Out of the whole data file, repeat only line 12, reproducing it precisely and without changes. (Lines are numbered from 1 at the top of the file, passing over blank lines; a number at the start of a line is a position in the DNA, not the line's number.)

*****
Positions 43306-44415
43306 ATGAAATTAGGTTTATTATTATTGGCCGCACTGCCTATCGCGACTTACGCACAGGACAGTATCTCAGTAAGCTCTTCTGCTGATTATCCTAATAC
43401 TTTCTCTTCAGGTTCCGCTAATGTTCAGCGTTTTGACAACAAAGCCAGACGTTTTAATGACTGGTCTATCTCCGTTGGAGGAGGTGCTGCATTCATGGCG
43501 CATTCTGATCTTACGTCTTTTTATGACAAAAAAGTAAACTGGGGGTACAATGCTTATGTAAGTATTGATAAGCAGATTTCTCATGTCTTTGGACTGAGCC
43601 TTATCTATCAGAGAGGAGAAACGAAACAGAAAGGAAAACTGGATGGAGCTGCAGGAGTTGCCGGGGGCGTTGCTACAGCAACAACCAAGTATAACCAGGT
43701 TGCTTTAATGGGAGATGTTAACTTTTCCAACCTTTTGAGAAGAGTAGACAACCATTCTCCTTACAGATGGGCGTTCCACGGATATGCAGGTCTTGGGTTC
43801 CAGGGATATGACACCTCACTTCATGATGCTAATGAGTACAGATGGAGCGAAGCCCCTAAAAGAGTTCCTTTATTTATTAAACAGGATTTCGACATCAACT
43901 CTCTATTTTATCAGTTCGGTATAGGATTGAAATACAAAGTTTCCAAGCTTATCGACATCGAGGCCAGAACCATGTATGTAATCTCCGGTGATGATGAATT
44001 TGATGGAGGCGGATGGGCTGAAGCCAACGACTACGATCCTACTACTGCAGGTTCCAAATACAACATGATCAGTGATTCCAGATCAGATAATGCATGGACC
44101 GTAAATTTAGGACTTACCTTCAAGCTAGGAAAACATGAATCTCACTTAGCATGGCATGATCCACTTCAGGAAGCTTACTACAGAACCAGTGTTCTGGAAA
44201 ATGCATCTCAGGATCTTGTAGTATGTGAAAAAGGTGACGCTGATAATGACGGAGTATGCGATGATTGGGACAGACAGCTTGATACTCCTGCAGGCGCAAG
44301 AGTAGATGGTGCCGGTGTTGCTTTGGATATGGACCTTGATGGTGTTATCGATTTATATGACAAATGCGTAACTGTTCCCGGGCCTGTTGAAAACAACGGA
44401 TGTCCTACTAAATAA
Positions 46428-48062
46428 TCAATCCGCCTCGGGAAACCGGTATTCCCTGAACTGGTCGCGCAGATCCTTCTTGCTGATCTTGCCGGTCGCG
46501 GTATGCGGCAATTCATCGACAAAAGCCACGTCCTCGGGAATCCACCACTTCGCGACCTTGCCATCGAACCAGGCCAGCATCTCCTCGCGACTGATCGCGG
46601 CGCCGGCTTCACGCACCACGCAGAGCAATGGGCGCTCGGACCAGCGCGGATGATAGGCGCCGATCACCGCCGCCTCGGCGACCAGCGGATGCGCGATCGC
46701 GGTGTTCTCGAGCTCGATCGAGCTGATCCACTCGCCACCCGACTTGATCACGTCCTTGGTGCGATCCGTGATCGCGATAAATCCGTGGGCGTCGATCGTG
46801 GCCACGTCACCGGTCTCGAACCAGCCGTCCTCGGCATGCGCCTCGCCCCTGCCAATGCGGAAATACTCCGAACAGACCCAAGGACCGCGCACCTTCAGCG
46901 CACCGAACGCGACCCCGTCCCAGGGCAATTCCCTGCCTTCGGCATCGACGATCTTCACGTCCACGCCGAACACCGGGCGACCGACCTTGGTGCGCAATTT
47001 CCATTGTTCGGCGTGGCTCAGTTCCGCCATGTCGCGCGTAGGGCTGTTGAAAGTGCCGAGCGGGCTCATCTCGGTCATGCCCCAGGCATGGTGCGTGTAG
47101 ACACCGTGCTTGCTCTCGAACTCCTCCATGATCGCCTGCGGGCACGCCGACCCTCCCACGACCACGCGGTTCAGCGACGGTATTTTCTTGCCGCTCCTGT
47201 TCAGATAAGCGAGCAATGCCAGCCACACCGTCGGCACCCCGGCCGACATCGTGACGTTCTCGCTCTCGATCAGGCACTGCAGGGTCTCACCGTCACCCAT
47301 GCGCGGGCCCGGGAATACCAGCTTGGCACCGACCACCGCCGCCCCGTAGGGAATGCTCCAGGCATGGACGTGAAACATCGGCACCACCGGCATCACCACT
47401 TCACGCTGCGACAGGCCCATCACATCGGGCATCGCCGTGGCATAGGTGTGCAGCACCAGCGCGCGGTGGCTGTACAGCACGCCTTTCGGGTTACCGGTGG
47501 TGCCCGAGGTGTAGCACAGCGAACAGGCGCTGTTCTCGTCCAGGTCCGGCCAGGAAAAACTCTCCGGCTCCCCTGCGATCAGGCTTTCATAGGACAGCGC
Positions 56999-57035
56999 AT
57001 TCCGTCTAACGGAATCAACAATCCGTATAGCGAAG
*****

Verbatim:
44301 AGTAGATGGTGCCGGTGTTGCTTTGGATATGGACCTTGATGGTGTTATCGATTTATATGACAAATGCGTAACTGTTCCCGGGCCTGTTGAAAACAACGGA